Marine Spatial Data: This dataset came from the Marine Resources Monitoring, Assessment and Prediction (MARMAP) program which has conducted fisheries-independent research for the last 35+ years off the southeastern United States. This dataset was based a recent five year time frame (2006-2010) and included data off the coasts of North Carolina, South Carolina, Georgia, and Florida. The data were summarized into 1 x 1 minute latitude/longitude grids which provide the number of collections, percent occurrence, mean catch per unit effort (CPUE), and the coefficient of variance for the CPUE. General MARMAP overview: Annual MARMAP cruises to assess relative abundance of reef fishes in the sponge-coral and shelf edge (live bottom) habitats of the South Atlantic Bight (SAB) have been conducted since 1978. MARMAP currently samples natural live bottom habitat from Cape Lookout, NC to the Ft. Pierce area, FL. The current main MARMAP objectives are to: 1.) sample reef fishes in the snapper-grouper complex using a variety of gears in live bottom, rocky outcrop, high relief, and mud bottom habitats, 2.) collect detailed data for time series description of species for annual composition and relative abundance, 3.) obtain population characteristics on fish species of interest through life history information analysis, including age and growth, sex ratio, size and age of sexual maturation and transition, spawning season, fecundity, and diet. Priorities are dictated by the SEDAR schedule and other management considerations, 4.) collect hydrographic data (e.g. depth, temperature, salinity, etc.) for comparison to fish abundance and composition indices, 5.) collect DNA samples from selected fish species for stock identification, 6.) expand sampling area in North Carolina and south Florida as well as reconnoiter new live bottom areas with underwater video (UWTV) to add to the MARMAP site database. For more than thirty-five years, the Marine Resources Research Institute (MRRI) at the South Carolina Department of Natural Resources (SCDNR), through the Marine Resources Monitoring, Assessment and Prediction (MARMAP) program, has conducted fisheries-independent research on groundfish, reef fish, ichthyoplankton, and coastal pelagic fishes within the region between Cape Lookout, North Carolina, and Ft Pierce, Florida. The overall mission of the program has been to determine distribution, relative abundance, and critical habitat of economically and ecologically important fishes of the South Atlantic Bight (SAB), and to relate these features to environmental factors and exploitation activities. Research toward fulfilling these goals has included trawl surveys (from 6-350 m depth); ichthyoplankton surveys; location and mapping of reef habitat; sampling of reefs throughout the SAB; life history and population studies of priority species; tagging studies of commercially important species and special studies directed at specific management problems in the region. Survey work has also provided a monitoring program that has allowed the standardized sampling of fish populations over time and development of an historical base for future comparisons of long-term trends. MARMAP has developed a long-term database for reef fish that has proven valuable in interpreting fisheries landings data and developing regulations for protecting reef fish resources. Restrictions on minimum sizes of most commercially important species make it difficult to monitor life history parameters and abundance data from samples collected from the fishery landings. Through 2010, MARMAP had the only existing long-term program off the Atlantic coast of the southeastern United States that monitors reef fish composition, length frequency, abundance, and life history based on fishery-independent data. A new program conducted by NOAA, the Southeast Fishery-Independent Survey (SEFIS), was recently established to expand on the MARMAP program. These data provide critical input for the assessments of stock status conducted by NOAA Fisheries, and greatly assist stock assessment scientists and the Council in the management of snapper/grouper complex of the South Atlantic Bight. The abundance and biomass of fish species collected during the day from 2006 to 2010 off the coast of the southeastern United States (Cape Fear, NC to Cape Canaveral, FL) were collected using chevron traps. Chevron traps were set on live-bottom reef areas on the continental shelf and upper slope. Chevron traps were arrowhead shaped (maximum dimensions of 1.5 m x 1.7 m x 0.6 m.; 0.91 m3 volume) and constructed of 35 mm x 35 mm square mesh plastic-coated wire. Chevron traps had one entrance funnel ("horseneck"), and one release panel to remove the catch. Each trap was soaked between 90 and 120 minutes. Sampling during this time frame included the collection of over 60,000 individuals consisting of 70 different taxas. Sampling was between 27° 16.0' N and 34° 35.7' N and 76° 23.6' W and 80° 53.8' W at depths between 14 and 94 m.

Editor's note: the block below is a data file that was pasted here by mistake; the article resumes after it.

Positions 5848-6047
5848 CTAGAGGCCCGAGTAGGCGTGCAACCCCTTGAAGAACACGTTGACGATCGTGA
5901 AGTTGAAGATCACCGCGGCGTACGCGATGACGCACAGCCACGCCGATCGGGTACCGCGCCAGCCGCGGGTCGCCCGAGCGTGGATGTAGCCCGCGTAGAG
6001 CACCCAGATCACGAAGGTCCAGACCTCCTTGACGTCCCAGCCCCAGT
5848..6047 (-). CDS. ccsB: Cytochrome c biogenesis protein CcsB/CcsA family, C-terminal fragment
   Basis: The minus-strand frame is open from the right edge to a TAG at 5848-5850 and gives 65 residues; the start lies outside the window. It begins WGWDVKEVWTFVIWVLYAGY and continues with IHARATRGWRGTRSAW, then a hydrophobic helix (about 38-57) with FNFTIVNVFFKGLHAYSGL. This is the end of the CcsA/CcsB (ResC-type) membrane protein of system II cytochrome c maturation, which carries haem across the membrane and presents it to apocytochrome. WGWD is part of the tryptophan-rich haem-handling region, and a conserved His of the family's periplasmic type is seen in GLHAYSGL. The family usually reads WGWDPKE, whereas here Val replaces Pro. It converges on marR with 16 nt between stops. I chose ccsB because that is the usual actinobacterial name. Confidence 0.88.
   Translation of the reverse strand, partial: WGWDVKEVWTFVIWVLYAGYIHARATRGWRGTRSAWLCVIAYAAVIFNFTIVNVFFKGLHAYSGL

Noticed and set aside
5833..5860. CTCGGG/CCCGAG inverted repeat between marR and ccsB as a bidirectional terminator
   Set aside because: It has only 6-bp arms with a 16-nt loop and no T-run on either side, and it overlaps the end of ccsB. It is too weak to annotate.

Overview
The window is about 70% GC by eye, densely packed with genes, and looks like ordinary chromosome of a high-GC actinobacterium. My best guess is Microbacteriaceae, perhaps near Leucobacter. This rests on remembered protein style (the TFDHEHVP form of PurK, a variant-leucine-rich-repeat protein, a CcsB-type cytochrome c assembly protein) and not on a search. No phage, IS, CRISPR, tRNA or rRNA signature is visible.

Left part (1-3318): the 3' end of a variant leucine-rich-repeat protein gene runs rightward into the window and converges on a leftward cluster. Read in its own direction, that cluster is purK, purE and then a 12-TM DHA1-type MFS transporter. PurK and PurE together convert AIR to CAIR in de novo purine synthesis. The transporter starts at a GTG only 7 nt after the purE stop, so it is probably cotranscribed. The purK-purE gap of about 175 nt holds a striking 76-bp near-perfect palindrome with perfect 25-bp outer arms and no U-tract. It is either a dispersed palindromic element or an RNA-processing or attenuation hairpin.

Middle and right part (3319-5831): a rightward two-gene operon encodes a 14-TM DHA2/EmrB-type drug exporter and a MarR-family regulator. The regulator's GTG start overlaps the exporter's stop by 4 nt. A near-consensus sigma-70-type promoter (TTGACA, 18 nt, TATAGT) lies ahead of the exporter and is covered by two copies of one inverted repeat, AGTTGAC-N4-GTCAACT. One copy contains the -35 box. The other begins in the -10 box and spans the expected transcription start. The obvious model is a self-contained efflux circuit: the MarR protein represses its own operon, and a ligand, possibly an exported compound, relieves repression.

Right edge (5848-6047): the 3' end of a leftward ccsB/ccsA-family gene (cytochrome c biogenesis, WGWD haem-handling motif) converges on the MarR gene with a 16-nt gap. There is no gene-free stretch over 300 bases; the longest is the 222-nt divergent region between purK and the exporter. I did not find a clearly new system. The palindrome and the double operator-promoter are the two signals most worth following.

This GIS data set was created for the purpose of describing the distribution and relative abundance of the numerically dominant and economically important deep-water finfish species in southeastern coastal waters so that these biological resources can be considered for any planned energy development or other coastal use activities.